Shame is one of the most difficult and complicated feelings that human beings must grapple with in their life’s journey. It strikes at the heart of our vulnerability and sense of self. Shame can follow actions ranging from making a simple mistake to committing the most serious violations of society’s laws and mores.
Neuroscientists have placed our earliest experience with shame at about 14 months of age. This is when a child becomes mobile enough to “get in trouble”. For the first time in her or his life, the experience of disapproval from the primary caregiver follows behavior that is not allowed–even if that disapproval is only to reinforce safety. It is the beginning of the child having the experience, “I am bad”. The response of the caregiver to this new feeling of shame is critically important to determining whether the child will begin to learn to manage this feeling or start down a slippery slope to crippling hatred of self or others.
Because these initial experiences of disapproval can cause the child to feel shunned and isolated–essentially separated from the caregiver–the child will attempt to create a “reunion” to repair this distance that is so anxiety-provoking. Caregivers that facilitate an age-appropriate and growth-producing re-connection with the child after an incident of disapproval will not continue the shaming and instead help the child learn how it feels to recover from a mistake. Caregivers who cannot facilitate a healthy reunion will start the process of unmetabolized shame that will need to be relived in adult relationships.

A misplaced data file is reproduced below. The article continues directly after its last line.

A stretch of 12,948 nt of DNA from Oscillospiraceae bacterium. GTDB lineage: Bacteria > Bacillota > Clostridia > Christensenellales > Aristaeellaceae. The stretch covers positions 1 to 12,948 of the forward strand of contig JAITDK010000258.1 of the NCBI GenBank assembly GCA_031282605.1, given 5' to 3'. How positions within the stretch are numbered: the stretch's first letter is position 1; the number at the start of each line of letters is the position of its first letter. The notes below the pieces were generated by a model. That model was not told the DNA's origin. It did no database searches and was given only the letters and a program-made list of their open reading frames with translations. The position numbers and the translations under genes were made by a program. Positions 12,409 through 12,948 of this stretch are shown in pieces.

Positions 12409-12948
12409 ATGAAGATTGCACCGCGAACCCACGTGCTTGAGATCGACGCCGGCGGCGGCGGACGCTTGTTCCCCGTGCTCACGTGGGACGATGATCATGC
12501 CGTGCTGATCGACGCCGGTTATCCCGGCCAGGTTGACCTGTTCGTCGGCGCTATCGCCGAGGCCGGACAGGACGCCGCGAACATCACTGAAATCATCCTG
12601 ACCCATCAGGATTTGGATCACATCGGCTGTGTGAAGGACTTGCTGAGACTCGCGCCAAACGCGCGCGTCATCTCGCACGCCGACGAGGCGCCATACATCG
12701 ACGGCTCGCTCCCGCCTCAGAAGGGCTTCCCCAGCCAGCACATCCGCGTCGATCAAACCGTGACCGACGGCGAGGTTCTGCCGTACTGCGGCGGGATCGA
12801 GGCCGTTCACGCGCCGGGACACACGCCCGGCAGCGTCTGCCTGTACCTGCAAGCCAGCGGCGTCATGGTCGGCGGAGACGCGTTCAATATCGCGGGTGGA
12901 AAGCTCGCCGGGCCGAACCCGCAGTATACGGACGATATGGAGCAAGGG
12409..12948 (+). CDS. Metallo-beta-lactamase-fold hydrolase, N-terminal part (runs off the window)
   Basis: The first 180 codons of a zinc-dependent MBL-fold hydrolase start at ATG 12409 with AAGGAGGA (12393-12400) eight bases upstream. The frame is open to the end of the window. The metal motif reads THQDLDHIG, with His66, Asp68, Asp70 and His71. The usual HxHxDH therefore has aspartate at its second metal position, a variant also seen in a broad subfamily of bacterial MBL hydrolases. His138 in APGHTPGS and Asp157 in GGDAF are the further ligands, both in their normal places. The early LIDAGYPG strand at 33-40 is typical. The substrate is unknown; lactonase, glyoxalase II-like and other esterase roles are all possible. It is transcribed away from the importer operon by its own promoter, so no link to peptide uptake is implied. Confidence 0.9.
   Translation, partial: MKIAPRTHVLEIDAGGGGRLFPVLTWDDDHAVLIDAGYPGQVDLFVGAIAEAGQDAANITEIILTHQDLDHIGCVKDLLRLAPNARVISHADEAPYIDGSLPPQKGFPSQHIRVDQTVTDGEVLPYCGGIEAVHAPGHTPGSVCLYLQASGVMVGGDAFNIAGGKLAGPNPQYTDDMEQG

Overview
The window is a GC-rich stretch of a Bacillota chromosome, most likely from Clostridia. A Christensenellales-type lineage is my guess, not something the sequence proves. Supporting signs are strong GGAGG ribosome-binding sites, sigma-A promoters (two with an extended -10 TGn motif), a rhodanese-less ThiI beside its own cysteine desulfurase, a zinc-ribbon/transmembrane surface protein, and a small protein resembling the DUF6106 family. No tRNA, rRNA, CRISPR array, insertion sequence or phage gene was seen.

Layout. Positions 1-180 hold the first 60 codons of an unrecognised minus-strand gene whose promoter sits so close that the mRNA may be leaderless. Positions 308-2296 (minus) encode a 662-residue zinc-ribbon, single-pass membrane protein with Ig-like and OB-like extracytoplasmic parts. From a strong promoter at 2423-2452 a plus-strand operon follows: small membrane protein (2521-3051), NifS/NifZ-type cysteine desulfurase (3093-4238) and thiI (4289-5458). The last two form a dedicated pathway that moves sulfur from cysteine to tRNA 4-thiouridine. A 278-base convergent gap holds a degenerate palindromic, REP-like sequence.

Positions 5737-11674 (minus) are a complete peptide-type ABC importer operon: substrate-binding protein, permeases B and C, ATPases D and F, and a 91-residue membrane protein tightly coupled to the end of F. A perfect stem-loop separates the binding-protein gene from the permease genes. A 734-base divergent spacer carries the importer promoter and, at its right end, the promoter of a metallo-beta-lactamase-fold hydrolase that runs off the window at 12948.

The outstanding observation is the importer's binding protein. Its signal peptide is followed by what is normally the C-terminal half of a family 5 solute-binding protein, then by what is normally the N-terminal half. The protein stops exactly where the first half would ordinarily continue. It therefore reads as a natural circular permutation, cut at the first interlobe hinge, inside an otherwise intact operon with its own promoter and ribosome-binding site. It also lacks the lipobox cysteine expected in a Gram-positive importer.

In shame/reunion dramas couples relive the exact cycle that they experienced in their families of origin. How both of them got “back into their parents’ good graces” when they did something considered “bad” as children always has a matching quality that is a prominent feature in their attraction to each other. Their marital dramas include scripts about which behavior is considered bad, exactly how much distance must be created, and precisely what the bad actor must do to create a reunion with the other partner. With couples whose childhood caregivers had a helpful approach to errant behavior, a simple apology might be all that is required to create the reunion. But in those relationships where both partners were required to suffer long periods of shame-filled isolation or retribution in order to experience a reunion during childhood, this painful pattern will have to be relived by them.
Once again, it is critically important in a safe treatment that neither partner is judged for his or her role in these shame/reunion dramas. They must be relived precisely the way they are being observed in treatment in order to get not only the old shame, but usually many other feelings into the present for metabolizing. These dramas are the best mechanism our brains make available to us for healing the errors made by our families in the management of the “bad self”.